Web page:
The thing with a randomized controlled trial in behavioural studies (which includes nutrition), is that it’s not really that feasible to keep people going in a trial until they die, unless they’re going to die soon. Therefore, you cannot directly measure death as an outcome. Therefore, you have to make assumptions about the outcome you’re going to measure and select a proxy for death. You also have to make the assumption that the “more/less favourable” outcome value can be maintained until death. There’s a randomized controlled trial (which I have not read and only use here as an example) where the authors concluded that converting type 2 diabetics to an ovo-lacto-vegetarian diet resulted in lower protein excretion in the urine (protein excretion is a sign of diabetic kidney failure.) If we make the assumption that this is a well-conducted trial, does that mean that type 2 diabetics should all go ovo-lacto? Opponents to this kind of recommendation would cite that the study does not measure mortality, and therefore we cannot draw the conclusion that reducing protein in the urine will actually make them live longer. And further, I would hazard to say that even if a study (which would have to be observational in nature) that showed elevated levels of protein in the urine was ASSOCIATED with early death, you’d have to throw that out too, because that’s just a CORRELATION.

Personally (and this is probably going to make me GROSSLY unpopular), I think taking pot shots on the fundamental limitations of any study design is easy pickings (which I have been guilty of in my earlier days; Good judgement comes from experience; Experience comes from bad judgement), particularly when the results of a study don’t agree with your own beliefs. It’s easy and possible to spin a fundamental limitation into a complete rejection. No matter how it’s studied, a study is screwed if it measures death directly (because it’s probably not feasible, or at least prohibitively difficult outside of a cohort context), and screwed if it doesn’t (AND screwed again because inevitably, the proxy can only be justified by an association.)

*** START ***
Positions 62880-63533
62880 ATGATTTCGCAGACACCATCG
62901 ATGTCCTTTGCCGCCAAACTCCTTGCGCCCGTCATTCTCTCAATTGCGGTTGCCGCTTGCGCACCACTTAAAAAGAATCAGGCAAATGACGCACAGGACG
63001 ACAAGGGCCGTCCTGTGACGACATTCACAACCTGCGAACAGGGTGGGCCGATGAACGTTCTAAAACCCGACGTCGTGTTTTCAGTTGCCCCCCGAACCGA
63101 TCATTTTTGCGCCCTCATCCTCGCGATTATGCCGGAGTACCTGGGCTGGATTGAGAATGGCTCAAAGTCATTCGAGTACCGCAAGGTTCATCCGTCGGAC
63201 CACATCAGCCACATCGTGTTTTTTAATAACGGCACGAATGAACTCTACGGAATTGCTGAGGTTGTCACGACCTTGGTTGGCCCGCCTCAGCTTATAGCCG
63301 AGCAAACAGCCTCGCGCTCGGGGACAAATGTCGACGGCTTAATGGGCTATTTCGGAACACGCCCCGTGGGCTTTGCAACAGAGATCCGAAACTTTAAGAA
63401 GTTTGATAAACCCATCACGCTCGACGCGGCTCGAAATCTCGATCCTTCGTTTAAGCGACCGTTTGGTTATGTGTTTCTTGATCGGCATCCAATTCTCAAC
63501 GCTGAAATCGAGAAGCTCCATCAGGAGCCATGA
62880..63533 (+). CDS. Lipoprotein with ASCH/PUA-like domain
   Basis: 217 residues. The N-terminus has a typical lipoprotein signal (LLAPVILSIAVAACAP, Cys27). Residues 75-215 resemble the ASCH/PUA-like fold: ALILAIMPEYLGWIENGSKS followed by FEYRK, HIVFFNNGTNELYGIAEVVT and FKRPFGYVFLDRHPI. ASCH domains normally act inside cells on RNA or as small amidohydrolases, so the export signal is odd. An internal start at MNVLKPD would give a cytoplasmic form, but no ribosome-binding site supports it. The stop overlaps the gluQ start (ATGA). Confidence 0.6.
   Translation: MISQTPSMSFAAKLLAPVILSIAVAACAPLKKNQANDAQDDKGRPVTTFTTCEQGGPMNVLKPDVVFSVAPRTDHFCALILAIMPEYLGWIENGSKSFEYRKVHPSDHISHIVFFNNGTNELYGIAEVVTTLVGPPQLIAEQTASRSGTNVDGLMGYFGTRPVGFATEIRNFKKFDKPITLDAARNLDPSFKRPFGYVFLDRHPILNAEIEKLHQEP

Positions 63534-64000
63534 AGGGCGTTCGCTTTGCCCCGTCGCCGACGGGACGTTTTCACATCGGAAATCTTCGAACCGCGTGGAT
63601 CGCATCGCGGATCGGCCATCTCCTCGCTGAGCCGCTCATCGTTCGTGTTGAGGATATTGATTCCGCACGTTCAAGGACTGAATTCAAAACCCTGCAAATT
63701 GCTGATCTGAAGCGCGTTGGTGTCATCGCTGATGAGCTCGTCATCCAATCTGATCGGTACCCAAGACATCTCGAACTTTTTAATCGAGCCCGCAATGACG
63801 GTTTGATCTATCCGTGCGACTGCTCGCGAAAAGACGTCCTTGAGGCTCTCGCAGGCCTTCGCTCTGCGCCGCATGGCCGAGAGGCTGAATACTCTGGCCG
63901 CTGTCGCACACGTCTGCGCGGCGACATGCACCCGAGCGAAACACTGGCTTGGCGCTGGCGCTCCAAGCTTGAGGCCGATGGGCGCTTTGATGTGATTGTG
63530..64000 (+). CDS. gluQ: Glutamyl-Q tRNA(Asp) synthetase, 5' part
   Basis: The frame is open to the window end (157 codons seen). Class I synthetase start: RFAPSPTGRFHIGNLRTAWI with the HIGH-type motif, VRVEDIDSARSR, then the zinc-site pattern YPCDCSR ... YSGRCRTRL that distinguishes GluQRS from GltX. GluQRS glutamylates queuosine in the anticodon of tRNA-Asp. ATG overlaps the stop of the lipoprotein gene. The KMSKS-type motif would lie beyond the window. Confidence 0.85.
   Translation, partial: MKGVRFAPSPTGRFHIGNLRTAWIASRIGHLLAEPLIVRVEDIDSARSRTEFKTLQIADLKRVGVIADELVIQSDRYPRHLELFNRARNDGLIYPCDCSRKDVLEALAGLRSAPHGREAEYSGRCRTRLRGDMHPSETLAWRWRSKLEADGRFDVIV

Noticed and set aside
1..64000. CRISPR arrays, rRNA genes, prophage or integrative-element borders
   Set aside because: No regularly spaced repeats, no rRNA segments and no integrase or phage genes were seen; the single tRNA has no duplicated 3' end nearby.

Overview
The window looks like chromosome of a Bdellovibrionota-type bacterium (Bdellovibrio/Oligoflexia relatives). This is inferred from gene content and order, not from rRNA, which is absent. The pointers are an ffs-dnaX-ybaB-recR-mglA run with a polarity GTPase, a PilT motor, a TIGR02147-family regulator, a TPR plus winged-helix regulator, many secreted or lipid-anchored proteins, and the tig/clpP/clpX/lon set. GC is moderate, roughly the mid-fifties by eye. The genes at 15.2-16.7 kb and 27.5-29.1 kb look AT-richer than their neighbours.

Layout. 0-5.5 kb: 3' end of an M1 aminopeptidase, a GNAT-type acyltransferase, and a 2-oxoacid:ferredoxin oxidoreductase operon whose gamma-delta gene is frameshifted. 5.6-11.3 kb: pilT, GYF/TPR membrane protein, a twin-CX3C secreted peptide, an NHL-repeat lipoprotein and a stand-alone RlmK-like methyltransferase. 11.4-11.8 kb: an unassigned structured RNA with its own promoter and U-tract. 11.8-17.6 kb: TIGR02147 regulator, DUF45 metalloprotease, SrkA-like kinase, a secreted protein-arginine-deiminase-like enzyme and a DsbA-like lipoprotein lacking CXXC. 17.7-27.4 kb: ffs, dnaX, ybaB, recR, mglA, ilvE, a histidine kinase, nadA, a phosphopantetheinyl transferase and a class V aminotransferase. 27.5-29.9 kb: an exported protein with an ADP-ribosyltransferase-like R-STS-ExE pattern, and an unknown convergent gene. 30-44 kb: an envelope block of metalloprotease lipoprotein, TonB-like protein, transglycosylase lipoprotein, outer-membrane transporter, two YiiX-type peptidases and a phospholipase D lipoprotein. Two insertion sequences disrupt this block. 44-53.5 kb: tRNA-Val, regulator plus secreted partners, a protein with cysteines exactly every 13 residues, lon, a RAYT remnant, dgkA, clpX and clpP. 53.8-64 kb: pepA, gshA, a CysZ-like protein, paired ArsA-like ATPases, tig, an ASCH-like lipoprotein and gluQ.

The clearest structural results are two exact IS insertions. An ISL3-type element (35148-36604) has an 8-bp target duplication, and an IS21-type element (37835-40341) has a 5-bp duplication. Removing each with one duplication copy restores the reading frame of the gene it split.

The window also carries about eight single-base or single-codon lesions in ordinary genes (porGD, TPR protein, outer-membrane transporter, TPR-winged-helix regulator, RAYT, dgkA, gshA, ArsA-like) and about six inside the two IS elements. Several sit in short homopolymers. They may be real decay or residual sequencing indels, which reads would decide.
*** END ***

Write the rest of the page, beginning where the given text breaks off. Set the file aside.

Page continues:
The reality is that the “Red Meat Will Kill You” study shows that after considering the contributions of factors such as BMI, gender, cholesterol, physical activity and smoking (with the limitations that come with the data collection method), there is STILL a portion of the variance that is left over of earlier death that can be explained by self-reported increased red meat consumption. The interpretation of this explanation, in my opinion, is not entirely clear due to a lack of further analysis and reporting (which I alluded to in my Fitocracy post). To throw out the study because correlation does not imply causation is to practice blind science, and only highlights a fairly superficial understanding of what a study design can and cannot accomplish.

Is the study overhyped? Probably. But that’s the media’s job. However, in reading the criticisms of the study as they crop up, it feels more like people are trying to protect their current belief systems rather than to critically analyze what can truly be taken or not taken away from a study that despite a daunting problem, has managed to add another piece to a very large and complicated puzzle. Being a scientist or an evidence-based practitioner means having to confront your beliefs and framing contrary evidence in an appropriate context. Your beliefs should be able to hold up to the substance of a challenge. Summarily dismissing one on a superficial basis only does your belief a disservice.